It is one of those questions that pop up whenever there is a new gathering of expatriates in Vietnam. Hanoi or Ho Chi Minh City? Which do you prefer?
This time it was at a soiree the day after Christmas, or “Boxing Day,” as the Brits call it. Around the table were folks from Europe, North America, South America and New Zealand. As the young German explained his preference for Hanoi, I nodded my concurrence.
This is a question that divides my wife and I. She was born in Saigon and left a few years later, after it was renamed in honor of the late Vietnamese president Ho Chi Minh. So naturally she thinks of Saigon as home. She speaks with a southern accent and enjoys visiting not-so-distant relatives. She finds the southern food more flavorful, the society friendlier. She does not mind the heat and she likes the hustle and bustle.
But I have never lived in Ho Chi Minh City. And Hanoi is starting to feel like. . . well, if not home, then maybe a bit homey.
But it is not a matter of sentiment and weather. While some cities are blandly generic, others have distinctive personalities. Visitors from Mars, I suspect, could sense the way that Ho Chi Minh City leans into the future, toward globalization and modernity, while Hanoi seems more resistant, more wedded to the past.
So like the German, I prefer the somewhat less hurried pace of Hanoi and its mildewed charm. Hanoi can be frenetic, of course, but the lakes seem to provide a natural antidote. What we both like about Hanoi – Indeed, what charms many foreigners about Vietnam’s capital – is the sense of antiquity, a living antiquity, and the way Hanoi conveys that past, present and future. Somehow the sight of a Rolls Royce or Ferrari seems stranger in Hanoi than down south.
To me the difference between Ho Chi Minh City and Hanoi is visceral. You can see it in the people, in the streetscape, in the architecture. All leave an impression.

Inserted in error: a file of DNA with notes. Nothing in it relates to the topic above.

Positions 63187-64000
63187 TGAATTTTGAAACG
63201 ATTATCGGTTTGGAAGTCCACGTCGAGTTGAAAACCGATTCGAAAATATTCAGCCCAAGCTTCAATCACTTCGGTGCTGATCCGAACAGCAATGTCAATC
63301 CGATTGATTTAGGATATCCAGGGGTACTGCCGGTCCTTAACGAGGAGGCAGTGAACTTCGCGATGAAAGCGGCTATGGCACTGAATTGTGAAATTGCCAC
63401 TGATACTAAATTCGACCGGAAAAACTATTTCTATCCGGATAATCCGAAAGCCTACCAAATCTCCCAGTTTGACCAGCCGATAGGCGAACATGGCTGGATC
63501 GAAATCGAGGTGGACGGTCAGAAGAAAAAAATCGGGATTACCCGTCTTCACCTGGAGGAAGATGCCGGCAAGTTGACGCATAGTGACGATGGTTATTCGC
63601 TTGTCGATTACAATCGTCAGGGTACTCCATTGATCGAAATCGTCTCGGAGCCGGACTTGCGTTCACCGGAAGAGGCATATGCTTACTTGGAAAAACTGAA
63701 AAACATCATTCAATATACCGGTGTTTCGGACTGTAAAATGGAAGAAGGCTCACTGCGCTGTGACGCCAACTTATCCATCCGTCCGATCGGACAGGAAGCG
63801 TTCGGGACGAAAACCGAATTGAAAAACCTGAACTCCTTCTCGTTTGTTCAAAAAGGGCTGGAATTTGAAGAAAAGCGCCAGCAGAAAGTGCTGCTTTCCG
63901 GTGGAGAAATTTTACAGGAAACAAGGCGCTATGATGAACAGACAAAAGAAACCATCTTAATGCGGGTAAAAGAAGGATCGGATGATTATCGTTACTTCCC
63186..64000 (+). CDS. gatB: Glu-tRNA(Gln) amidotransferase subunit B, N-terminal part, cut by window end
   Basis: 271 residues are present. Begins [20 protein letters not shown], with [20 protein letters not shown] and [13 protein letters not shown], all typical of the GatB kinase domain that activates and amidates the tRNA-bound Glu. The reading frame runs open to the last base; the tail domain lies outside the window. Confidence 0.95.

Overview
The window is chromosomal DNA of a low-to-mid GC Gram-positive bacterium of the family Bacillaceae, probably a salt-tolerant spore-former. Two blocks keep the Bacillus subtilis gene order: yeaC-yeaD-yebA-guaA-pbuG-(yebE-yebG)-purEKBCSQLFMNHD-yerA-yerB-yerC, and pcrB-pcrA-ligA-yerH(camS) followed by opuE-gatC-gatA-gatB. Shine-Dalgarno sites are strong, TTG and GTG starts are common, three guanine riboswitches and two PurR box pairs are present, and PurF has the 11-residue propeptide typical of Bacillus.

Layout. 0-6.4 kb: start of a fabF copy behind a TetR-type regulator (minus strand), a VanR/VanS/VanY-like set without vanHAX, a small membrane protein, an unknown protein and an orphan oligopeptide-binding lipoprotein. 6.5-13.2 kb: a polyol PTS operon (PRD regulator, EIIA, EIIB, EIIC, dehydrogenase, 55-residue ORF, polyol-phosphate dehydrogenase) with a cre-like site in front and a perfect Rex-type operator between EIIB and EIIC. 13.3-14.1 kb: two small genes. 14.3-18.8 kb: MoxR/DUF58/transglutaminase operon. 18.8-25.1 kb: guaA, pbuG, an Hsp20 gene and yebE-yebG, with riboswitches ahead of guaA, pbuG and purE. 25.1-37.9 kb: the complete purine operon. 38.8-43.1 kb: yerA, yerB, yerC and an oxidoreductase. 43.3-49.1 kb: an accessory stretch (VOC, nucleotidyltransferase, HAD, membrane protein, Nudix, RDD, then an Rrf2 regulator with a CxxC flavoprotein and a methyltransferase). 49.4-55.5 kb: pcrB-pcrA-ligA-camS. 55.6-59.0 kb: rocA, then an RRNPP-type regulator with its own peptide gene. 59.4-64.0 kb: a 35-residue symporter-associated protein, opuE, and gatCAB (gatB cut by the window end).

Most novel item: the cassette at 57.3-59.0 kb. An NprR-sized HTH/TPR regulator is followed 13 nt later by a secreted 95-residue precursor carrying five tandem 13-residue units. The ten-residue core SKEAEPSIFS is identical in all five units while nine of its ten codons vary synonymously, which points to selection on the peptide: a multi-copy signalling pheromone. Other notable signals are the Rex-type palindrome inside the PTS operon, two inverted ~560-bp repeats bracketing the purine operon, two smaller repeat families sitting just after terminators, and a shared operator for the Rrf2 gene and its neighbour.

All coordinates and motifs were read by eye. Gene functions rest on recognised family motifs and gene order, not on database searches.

Consider: When you think about the people you see everyday that symbolize Hanoi or Ho Chi Minh City, which ones come to mind? What do they look like?
Down south, the stereotypical Saigonese may be more stylishly dressed and ride a shinier, newer motorbike. They work in offices and might follow the Ho Chi Minh Stock Exchange. These days they can also drop by Starbucks stores – still yet to arrive in Hanoi.
Up in the capital, among the workaday masses, there seems to be more men in uniform -more military, more police, and more authority figures. But even more so, there seem to be more women (almost always women) carrying ganh – the bamboo yokes hung with baskets at each end that in the morning can carry loads of produce and in the afternoon may carry cans and cardboard for recycling.
Think about the ganh for a moment. Vietnam is a young nation, dating to 1975 in its current borders. But the culture dates some 4,000 years. It is safe to assume that the ganh was used before the wheel. Why? It was used as a pram, of sorts, by my wife’s maternal grandmother. When my wife was a toddler, she and her younger brother would be balanced on a ganh and carried during her immediate family’s visits to her grandmother in the countryside.
Now consider the architecture. No landmark exhibits the aspirational ambition of contemporary Vietnam more than the Bitexco tower in Ho Chi Minh City. So what works of architecture best symbolize Hanoi?
It’s certainly not the 72-story Keangnam Tower, tall but boxy and far from central. Nope, to me, two postcard images come to mind. One is the austere, stately tomb of the late president Ho Chi Minh. The other is the old Turtle Tower on the tiny island in Hoan Kiem Lake. This humble, photogenic landmark is fittingly under the gaze, from across the street, of a statue of legendary 10th century King Ly Thai To, from the era when Hanoi was known as Thang Long, or “Rising Dragon.”
Hanoi’s public art honors its history. Ly Thai To is credited with repelling invaders from the north, and here he presides over the legend of the Lake of the Returned Sword – and the remarkably true, living legend of the surviving Ho Guom turtle. Meanwhile, a few miles away, the statue of Vladimir Lenin stands opposite the landmark Flag Tower, gazing toward an old MIG jet fighter from the American War era, as if wistfully saluting Vietnam’s triumph over another great foreign power. This is more poetic than the military history displays one sees in Ho Chi Minh City.
Vietnamese, too, can go on and on about the differences between Hanoi and Ho Chi Minh City. I prefer to apply my pet theory for understanding the yin and yang of Vietnam, the duality of north and south. Imagine a ganh that balances two creatures of culture’s folklore, the turtle and the dragon.
Ho Chi Minh City is a dragon – quick, daring, creative and fanciful. Hanoi used to be “Rising Dragon,” but now it is more like a turtle – stolid, conservative, persevering, and as real as the old one in Hoan Kiem Lake.